"When I say, 'The Internet changes everything,' I really mean everything."
-Larry Ellison in 1999
That quote seems mundane today, but 15 years ago that statement was visionary. The Internet not only changed the way we access news and how we shop for material goods with websites like Amazon and eBay, it also changed the way we buy food. Many restaurants are taking advantage of an ever-growing trend of customers preferring to order their food online.
Grab a slice online
For years calling for a pizza has been the norm, so it's not a huge surprise that online ordering has naturally been successful in the pizza business. This past year online sales made up 45% of Papa John's (NASDAQ: PZZA ) domestic sales and 40% for Domino's (NYSE: DPZ ) . Both pizza companies have been pleased with this online growth because in comparison with telephone or in-store orders, online orders tend to be larger and have a better customer retention rate.
Domino's proudly touted its mobile app in its conference call, and CEO J. Patrick Doyle said that the company's app is now compatible with 95% of the smartphone market. This app has been updated so that now a person can order a pizza "in as little as 5 clicks or about 30 seconds." This is a competitive advantage for the 10,000+ Domino's stores out there. Smaller pizza chains --notably new fast-casual chains -- don't have customer bases that are as large. What for Domino's is a small IT cost could prove cost-prohibitive for others.
Meanwhile Papa John's flaunted its industry-leading 45% domestic online sales. This lead is attributed to the company being a first-mover in the segment, as it had online ordering available across its entire system in 2001.
Doyle implied in Domino's conference call that "the big three" pizza chains -- Pizza Hut, Domino's, and Papa John's -- will continue to grow online sales by stealing customers from smaller chains. He cited that the industry as a whole only received 12%-13% of all orders online in 2012. That means that the lion's share of online orders go to the big three chains. As customers continue to prefer online ordering, it seems that they will turn away from the smaller chains and toward the online-friendlier big chains.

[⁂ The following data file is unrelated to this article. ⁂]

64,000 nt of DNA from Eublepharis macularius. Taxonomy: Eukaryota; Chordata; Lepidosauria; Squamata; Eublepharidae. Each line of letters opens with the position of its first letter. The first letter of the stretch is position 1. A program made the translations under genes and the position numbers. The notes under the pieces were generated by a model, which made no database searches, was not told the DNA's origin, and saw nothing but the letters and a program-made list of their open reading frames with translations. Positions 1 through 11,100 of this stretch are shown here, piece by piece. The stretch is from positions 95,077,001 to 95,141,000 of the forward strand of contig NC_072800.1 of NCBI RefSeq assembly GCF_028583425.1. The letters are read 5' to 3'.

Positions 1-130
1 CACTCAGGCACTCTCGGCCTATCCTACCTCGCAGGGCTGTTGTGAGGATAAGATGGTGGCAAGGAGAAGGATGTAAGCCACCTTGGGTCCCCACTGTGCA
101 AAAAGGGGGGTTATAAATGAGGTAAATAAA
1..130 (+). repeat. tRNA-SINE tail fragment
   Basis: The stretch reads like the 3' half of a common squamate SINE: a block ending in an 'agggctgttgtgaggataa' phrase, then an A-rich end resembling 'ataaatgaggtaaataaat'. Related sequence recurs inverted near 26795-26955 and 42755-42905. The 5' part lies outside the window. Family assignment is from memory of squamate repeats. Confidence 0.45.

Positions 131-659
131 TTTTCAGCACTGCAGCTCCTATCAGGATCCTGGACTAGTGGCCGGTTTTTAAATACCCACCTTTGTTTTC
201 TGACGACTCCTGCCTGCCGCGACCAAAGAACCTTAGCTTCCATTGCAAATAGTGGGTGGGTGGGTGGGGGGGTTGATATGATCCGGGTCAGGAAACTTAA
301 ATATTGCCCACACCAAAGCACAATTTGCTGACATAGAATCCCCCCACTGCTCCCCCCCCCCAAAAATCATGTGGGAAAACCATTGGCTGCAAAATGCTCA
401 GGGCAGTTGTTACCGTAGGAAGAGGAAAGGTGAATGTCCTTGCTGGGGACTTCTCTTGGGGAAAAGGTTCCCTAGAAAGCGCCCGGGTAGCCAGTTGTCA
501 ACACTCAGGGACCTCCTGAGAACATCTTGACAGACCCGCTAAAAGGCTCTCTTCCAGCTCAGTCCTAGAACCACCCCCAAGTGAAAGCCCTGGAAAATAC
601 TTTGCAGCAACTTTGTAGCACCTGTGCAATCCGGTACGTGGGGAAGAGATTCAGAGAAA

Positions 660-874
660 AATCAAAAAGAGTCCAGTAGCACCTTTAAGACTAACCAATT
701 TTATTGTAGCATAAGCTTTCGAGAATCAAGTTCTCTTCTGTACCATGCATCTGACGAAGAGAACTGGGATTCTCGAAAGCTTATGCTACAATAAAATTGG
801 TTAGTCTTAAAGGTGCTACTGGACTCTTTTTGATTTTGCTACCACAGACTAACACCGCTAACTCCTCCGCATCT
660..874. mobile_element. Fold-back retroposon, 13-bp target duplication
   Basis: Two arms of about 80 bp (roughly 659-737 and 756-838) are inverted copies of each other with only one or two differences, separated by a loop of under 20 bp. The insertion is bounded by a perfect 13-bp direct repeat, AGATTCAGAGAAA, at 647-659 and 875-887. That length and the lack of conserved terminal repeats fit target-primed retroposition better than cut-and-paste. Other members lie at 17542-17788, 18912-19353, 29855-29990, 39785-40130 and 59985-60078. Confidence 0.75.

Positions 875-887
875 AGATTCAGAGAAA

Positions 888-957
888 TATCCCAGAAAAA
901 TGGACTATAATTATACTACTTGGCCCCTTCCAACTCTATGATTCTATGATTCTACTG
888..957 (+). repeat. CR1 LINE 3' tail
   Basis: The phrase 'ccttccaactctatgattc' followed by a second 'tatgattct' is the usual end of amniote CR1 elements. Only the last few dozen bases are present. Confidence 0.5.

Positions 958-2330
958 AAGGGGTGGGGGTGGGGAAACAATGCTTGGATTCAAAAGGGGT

Not just pizza
While it was skimpy on the details, in its most recent conference call Noodles & Company reported that online (including mobile) sales nearly doubled over the past year.
This presents both an opportunity and a challenge for Noodles. It's an opportunity because in the fast-casual business, it's all about how many customers you can serve in any given hour. Online orders increase customer throughput by reducing the line and allowing customers to go directly to the register.
However, it's also a challenge to assure that the restaurant is correctly staffed to meet increased online demand. Someone must attend to the online orders without neglecting the in-store diners.
Noodles expects online sales to continue growing at a fast pace for the foreseeable future.
One company that should think about it
New hot-stock Chuy's Holdings (NASDAQ: CHUY ) reported decent comparable sales for the quarter. Comp-sales grew 3.1% in a quarter when many restaurants -- like those in Darden's portfolio -- struggled. However, although this growth was respectable, it only included a 1.1% increase in traffic. Many analysts feel like this young restaurant should be posting more positive numbers than that.
Online ordering is a completely untapped opportunity to grow traffic for Chuy's. Many casual dining restaurants offer online ordering, such as Brinker International's Chili's and DineEquity's Applebees. By offering online ordering Chuy's would be catching up to its peers in this important category.
My closing thoughts
Investors are going to be pretty demanding of Chuy's in upcoming quarters, as they will want to see Chipotle-esque growth. The pressure will be there, but fortunately for the company there are still many untapped opportunities -- such as online ordering -- to boost numbers.
Noodles will be looking to expand its recent successes. I'd keep on eye on any changes it makes to online ordering, and specifically if those changes are modeled after Domino's and Papa John's successes.
Online ordering isn't new, but it is a restaurant trend that continues to grow. As consumers continue to show a preference for ordering online, restaurants that accommodate this trend should stay ahead of the curve.
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